Just like public transportation, keeping a car pool on schedule is the key to it working properly. If one person is late, this affects other people as well. Your group should agree beforehand how long you will wait in situations where someone is running late.

What is car pool etiquette?

As a member of a car pool, it's your job to do everything you can to make sure the other members of your group are comfortable. Never smoke, eat or drink in the car unless it is first agreed upon by the others in your group. Don't assume that just because you enjoy listening to music in the morning that others do as well. And always do your part to keep the car clean and tidy.

I don't own a car. Can I still join a car pool?

Absolutely. As you look for car pools, simply indicate that you want to be a passenger only. Remember, you will then be responsible for paying a share of the gas and other commuting expenses.

What if I have to drive my child to school or daycare?

This is a common situation among people who car pool. Find a car pool in which you can work out a suitable schedule. You may be able to make the school or daycare center your designated pick-up and/or drop-off point.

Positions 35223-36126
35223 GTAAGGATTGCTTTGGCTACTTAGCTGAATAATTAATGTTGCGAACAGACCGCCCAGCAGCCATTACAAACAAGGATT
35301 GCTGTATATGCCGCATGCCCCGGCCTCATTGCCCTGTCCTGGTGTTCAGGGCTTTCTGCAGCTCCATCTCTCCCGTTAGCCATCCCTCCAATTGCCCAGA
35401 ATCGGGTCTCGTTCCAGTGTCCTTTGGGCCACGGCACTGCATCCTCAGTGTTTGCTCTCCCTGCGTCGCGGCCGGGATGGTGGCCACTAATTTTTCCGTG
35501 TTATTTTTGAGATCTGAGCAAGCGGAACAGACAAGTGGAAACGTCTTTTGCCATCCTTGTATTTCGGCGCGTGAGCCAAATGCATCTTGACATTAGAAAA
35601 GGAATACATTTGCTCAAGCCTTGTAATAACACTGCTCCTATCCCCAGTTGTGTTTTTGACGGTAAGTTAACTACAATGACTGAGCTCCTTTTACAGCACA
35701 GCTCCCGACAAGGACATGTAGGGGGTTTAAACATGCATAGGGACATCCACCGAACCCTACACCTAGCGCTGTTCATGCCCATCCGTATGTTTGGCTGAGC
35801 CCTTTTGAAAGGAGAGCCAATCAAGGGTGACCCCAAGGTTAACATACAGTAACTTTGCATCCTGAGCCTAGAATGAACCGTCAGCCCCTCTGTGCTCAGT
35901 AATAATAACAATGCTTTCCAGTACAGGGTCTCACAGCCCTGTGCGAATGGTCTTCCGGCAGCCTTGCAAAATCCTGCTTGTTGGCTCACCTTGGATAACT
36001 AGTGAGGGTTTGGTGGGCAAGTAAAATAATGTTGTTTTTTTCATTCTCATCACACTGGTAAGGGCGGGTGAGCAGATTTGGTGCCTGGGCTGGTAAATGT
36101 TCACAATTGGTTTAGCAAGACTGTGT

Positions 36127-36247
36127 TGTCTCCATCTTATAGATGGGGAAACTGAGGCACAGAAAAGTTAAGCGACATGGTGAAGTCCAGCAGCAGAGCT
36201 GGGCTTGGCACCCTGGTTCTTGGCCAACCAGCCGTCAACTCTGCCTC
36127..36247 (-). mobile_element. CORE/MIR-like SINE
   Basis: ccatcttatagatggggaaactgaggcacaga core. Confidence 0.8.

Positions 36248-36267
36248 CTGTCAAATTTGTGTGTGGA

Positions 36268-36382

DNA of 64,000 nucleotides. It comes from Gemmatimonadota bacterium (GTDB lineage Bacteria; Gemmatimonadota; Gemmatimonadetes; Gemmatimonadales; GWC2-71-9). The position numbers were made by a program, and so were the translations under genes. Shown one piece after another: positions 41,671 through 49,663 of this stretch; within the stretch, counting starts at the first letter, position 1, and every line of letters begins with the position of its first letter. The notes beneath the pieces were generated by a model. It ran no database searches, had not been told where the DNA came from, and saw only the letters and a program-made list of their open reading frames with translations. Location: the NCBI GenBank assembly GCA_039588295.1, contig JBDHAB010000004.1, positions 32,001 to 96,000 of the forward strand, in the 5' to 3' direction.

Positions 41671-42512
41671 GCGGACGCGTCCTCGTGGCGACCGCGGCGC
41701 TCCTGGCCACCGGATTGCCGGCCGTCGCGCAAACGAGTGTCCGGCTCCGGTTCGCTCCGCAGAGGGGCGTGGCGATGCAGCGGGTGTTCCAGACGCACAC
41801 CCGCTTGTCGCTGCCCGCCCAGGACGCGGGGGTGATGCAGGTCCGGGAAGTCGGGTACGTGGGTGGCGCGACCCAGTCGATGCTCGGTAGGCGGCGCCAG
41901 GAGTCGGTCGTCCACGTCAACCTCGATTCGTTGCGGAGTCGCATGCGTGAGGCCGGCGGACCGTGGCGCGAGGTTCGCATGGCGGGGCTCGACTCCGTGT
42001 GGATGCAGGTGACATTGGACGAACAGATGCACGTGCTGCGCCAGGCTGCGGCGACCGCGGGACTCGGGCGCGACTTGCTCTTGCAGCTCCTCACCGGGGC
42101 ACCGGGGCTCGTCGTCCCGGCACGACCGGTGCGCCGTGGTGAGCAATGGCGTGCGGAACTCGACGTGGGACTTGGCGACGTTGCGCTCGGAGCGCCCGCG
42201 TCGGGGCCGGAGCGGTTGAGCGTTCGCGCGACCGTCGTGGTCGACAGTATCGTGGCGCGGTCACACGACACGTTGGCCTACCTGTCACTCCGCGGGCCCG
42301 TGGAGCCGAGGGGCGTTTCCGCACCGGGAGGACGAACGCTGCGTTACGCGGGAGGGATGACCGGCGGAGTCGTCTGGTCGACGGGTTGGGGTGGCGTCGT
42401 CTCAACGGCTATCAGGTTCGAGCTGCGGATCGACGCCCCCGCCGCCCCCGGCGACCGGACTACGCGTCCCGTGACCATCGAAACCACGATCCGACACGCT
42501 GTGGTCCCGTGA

Will my insurance cover me?

General liability insurance covers passengers and most policies do not exclude car poolers. However, it's always a good idea to check with your insurance provider to be sure that you will be covered in the event of an accident.

What if I'm sick?

If you're sick and not going to work that day, notify your car pool as soon as possible. Sick days and other last-minute changes are inevitable. That's why it's important for car pool members to work out how these situations will be handled before they happen.

 

Van Pooling

What is a van pool?

A van pool is a group of five to 15 people who commute together in a van.

How does it work?

Each van pool decides how the van pool is to be arranged. For example, often a van pool will select a primary driver and one or more alternative drivers, in case a back-up is needed. In this scenario, the driver will usually ride for free. In other cases, all of the participants share the driving responsibilities. Riders also agree on how they will share expenses, where they will meet, and whether there will be one or multiple pick-up locations.

Is vanpooling right for me?